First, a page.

Two years ago, a Navajo cattle rancher found an old uranium mine on his grazing land in Arizona. Even after the rancher notified federal officials, who discovered that levels of radioactivity were still high, the mine near the town of Cameron is still not closed off. Meanwhile cattle still roam through the area, eat grass that is possibly tainted by uranium and in turn is auctioned off with the result that the meat is in the U.S. food supply.

uranium, cattle, beef, EPA, Larry Gordy, Cameron, Arizona, radioactivity, USDA

Rancher Larry Gordy contacted the Environmental Protection Agency (EPA) after stumbling upon the mine in 2010. He said EPA officials arrived with Geiger counters that confirmed high radioactive counts. But the cattle still graze in Cameron and are then sold at auction. Gordy’s experience is typical of other ranchers throughout the American southwest, whose cattle live off of land also rich in minerals that supplied the U.S. Cold War-era nuclear weapons programs for decades. But uranium mining ceased in Cameron, an hour’s drive east of the Grand Canyon, 25 years ago. With the end of the mining operations came the end of government studies monitoring the local environment, too.

Inconsistent government regulations covering food safety in the beef industry are part of the problem. The U.S. Department of Agriculture (USDA) rigorously tests milk because of concern over children’s safety. But USDA beef screening rules only test for bacteria like E. coli and metal pieces that might end up in batches of ground beef. Toxic chemicals like uranium are not on the list. Only if an animal is suspected of illness or is culled through a random spot check would it be checked for any sort of chemical contamination.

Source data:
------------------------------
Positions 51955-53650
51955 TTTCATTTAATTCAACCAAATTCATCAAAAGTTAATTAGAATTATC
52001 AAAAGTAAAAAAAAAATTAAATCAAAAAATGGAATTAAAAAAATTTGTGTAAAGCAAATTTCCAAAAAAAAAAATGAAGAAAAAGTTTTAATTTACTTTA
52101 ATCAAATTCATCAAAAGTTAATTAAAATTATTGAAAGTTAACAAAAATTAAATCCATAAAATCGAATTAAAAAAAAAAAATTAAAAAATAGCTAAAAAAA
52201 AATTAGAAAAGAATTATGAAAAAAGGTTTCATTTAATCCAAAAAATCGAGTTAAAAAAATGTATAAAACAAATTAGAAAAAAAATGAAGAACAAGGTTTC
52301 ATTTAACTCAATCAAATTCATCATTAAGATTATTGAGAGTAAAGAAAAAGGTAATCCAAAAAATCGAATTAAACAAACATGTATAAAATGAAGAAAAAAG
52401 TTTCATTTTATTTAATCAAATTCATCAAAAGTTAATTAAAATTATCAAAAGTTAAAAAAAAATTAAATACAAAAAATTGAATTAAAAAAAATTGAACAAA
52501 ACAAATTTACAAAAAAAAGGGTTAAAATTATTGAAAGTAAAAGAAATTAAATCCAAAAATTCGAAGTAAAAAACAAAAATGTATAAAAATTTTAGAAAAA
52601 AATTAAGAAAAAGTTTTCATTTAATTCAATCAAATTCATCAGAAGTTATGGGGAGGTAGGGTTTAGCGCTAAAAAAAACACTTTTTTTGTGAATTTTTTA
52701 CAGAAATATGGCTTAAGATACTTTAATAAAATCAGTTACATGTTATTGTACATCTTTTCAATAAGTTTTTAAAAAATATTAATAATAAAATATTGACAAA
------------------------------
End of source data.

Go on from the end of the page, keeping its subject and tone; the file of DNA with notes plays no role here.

Navajo advocacy groups, including Forgotten People, have long complained about possible uranium contamination and its effect on their communities for years. Locals are frustrated that that various government agencies, including the EPA, USDA and Department of Energy, have failed to work together to clean up the abandoned mines that mark the southwest. Not only cattle, but people, are drinking contaminated water and breathing in contaminants like radon.

Via Los Angeles Times, New York Times.

Photos courtesy Wikipedia (Jan Kronsell, JGHowes), U.S. Geological Survey